For example, suppose you have a set of related rules in files called Foo-1.rule, Foo-2.rule, etc. If you want all these rules to use the same colors then create a file called Foo-shared.rule:
Note that a shared .rule file should contain a valid @TABLE section with an appropriate value for n_states (the neighborhood setting doesn't really matter, as long as it's legal). This allows the RuleLoader algorithm to load it, which means you can switch to the Foo-shared rule in case you want to add/edit icons using icon-importer.py.
For another good example, see Worm-shared.rule in Golly's Rules folder. It contains the icons shared by all the other Worm-* rules.
How to override a supplied or built-in rule
The search procedure described above makes it easy to override a supplied .rule file, either completely or partially. Note that there is never any need to add or modify files in the supplied Rules folder. For example, if you want to override the colors and icons used in the supplied WireWorld.rule then you can create a file with the same name in your rules folder. Its contents might look like this:
It's also possible to override a built-in rule (ie. a rule recognized by an algorithm other than RuleLoader). A built-in rule name can contain characters not allowed in file names ("/" and "\"), so Golly will substitute those characters with underscores when looking for the corresponding .rule file. For example, if you want to change the colors and/or icons for Life (B3/S23) then you'll need to create a file called B3_S23.rule. This example uses a multi-colored icon to show a blue sphere on a white background:
The easy way to install a new .rule file
Golly provides a quick and easy way to create a new .rule file in the right place. Simply copy the rule contents to the clipboard, then select the Open Clipboard command (in the File menu) or the Paste command (in the Edit menu). If the first line of the clipboard starts with "@RULE rulename" then Golly will save the text as rulename.rule in your rules folder and switch to that rule.
Deprecated files (.table, .tree, .colors, .icons)
Golly still supports the old rule-related files with extensions of .table, .tree, .colors and .icons, but their use is discouraged. To help speed up the transition to .rule files, Golly has a couple of handy features:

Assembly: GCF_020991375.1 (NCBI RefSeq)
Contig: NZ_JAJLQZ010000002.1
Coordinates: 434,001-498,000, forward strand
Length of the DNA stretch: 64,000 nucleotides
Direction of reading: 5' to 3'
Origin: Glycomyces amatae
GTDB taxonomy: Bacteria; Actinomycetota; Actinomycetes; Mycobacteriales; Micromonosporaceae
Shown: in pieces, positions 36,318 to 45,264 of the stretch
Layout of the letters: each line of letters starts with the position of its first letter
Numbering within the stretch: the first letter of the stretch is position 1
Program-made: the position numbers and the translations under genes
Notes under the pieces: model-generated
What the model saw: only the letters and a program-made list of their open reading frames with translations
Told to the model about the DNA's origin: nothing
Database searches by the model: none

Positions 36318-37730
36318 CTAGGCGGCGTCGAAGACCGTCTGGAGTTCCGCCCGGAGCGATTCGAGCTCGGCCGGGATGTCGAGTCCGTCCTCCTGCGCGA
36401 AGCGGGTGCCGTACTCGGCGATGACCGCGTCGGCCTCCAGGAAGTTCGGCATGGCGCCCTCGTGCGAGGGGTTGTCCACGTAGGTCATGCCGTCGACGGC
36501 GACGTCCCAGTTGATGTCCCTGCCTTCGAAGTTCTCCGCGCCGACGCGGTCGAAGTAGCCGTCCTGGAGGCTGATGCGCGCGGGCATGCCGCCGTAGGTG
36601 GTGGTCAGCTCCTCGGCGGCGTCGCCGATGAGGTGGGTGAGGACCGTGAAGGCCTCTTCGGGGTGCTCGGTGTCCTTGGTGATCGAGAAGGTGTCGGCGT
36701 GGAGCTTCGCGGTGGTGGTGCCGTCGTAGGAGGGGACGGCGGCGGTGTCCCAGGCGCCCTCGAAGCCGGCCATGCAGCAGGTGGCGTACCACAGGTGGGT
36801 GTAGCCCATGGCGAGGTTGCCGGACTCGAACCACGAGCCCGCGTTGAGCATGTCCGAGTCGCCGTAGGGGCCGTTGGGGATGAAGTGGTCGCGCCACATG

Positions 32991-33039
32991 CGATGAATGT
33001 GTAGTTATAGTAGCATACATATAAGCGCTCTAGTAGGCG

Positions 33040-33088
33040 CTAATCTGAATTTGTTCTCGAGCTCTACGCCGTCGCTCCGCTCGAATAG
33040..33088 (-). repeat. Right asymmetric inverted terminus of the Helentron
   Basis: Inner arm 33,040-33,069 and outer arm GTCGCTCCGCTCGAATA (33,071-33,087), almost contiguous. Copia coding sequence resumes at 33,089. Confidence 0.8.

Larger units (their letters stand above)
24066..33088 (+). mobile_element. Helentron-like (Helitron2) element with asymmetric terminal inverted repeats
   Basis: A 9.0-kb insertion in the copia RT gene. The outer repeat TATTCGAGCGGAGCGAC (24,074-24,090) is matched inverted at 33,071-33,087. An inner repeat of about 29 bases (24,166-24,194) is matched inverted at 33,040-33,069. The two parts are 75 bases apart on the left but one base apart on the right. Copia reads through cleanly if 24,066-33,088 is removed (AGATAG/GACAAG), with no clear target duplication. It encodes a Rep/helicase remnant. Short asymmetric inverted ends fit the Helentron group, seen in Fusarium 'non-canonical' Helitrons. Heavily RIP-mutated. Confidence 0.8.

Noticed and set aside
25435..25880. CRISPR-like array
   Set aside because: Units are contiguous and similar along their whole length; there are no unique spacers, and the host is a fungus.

1. At the bottom of the Control menu is a new command called Convert Old Rules. This will convert all .table/tree/colors/icons files into corresponding .rule files (but existing .rule files will not be changed). The results are displayed in the help window. If the conversion succeeds you'll be asked if you want to delete the .table/tree/colors/icons files.
2. When Golly opens a .zip file containing .table/tree/colors/icons files it will automatically convert them into .rule files, but only if the zip file has no .rule files. Unlike the Convert Old Rules command, this conversion will overwrite existing .rule files (in case the zip file contents have changed).
Golly can open a standard zip file and process its contents in the following way:
If the zip file is "complex" then Golly builds a temporary HTML file with special unzip links to each included file and shows the result in the help window. A complex zip file is one that contains:
A "simple" zip file contains at most one pattern and at most one script. In this case Golly will load the pattern (if present) and then run the script (if present). For security reasons, if the zip file was downloaded via a get link then Golly will ask if you really want to run the included script. Both the pattern and the script must be at the root level of the zip file; ie. not inside a folder. For an example of such a zip file, open Langtons-ant.zip from the Patterns/WireWorld/ folder. This zip file contains a pattern file and a simple Python script that sets up a nicer initial view and step size.
A number of pattern collections in the form of zip files can be downloaded from the online archives.